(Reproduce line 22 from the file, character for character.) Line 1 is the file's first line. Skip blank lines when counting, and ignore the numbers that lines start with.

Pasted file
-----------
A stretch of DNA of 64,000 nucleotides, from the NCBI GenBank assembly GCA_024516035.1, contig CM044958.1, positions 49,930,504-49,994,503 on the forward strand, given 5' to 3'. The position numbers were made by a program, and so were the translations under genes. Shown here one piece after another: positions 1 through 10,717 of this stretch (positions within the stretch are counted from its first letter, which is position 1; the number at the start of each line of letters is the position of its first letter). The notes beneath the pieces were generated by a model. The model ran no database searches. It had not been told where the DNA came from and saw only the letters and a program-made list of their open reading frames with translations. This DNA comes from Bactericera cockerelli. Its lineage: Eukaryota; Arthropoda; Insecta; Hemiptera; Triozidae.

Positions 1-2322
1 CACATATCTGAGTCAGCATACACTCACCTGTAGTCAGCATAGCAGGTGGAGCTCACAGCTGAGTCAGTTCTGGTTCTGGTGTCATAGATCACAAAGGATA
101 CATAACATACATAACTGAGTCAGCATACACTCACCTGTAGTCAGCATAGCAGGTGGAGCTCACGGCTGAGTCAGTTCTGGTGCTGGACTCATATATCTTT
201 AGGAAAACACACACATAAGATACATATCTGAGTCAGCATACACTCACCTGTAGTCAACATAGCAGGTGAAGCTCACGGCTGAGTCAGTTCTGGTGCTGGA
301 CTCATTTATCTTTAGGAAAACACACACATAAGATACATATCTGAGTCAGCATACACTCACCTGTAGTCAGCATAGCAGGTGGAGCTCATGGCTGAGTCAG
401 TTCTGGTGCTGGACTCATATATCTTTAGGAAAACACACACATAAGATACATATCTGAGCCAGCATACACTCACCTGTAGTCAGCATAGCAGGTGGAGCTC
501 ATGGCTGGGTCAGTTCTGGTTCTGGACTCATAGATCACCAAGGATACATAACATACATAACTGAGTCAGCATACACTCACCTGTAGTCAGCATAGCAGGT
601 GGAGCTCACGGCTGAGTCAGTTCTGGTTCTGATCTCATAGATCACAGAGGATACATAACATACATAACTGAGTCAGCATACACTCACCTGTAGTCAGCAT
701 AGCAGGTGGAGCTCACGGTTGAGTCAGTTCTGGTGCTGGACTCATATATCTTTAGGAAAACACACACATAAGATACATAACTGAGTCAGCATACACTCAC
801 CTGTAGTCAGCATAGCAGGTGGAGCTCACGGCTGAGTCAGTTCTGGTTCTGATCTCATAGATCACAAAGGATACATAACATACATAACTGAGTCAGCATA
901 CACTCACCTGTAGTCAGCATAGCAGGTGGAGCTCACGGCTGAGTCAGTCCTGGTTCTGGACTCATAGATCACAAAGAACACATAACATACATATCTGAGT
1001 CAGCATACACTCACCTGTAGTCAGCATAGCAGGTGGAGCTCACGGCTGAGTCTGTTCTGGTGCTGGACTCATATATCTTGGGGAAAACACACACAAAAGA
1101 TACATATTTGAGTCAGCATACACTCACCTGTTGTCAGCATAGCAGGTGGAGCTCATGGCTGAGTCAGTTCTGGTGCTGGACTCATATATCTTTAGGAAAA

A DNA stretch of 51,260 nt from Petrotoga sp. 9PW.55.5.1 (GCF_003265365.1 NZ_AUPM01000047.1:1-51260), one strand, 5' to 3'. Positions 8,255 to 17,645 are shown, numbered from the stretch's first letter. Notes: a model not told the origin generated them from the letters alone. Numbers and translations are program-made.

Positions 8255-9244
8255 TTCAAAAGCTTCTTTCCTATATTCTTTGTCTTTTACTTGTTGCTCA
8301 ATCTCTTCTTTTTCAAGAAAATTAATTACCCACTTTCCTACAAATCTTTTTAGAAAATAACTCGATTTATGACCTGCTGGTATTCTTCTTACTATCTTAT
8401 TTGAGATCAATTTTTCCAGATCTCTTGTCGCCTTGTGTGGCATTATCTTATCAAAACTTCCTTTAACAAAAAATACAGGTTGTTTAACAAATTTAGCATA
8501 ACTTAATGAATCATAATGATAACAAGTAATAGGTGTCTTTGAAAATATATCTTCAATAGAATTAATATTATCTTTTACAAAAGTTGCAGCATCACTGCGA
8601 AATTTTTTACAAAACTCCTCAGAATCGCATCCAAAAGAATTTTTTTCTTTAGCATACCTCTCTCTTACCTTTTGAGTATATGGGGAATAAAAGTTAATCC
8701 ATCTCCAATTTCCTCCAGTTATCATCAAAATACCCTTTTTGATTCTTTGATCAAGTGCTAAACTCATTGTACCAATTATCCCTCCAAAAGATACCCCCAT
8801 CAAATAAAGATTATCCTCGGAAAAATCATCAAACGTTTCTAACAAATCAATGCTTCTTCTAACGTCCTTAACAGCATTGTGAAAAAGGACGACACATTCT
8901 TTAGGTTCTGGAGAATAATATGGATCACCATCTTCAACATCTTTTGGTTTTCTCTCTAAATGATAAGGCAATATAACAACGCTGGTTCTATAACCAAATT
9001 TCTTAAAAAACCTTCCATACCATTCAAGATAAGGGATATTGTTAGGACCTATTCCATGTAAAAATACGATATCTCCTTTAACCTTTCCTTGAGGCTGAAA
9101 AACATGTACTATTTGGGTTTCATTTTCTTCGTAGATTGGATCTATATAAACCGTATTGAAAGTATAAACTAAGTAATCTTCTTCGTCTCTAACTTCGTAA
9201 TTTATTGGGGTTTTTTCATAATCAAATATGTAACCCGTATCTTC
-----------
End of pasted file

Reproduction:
8701 ATCTCCAATTTCCTCCAGTTATCATCAAAATACCCTTTTTGATTCTTTGATCAAGTGCTAAACTCATTGTACCAATTATCCCTCCAAAAGATACCCCCAT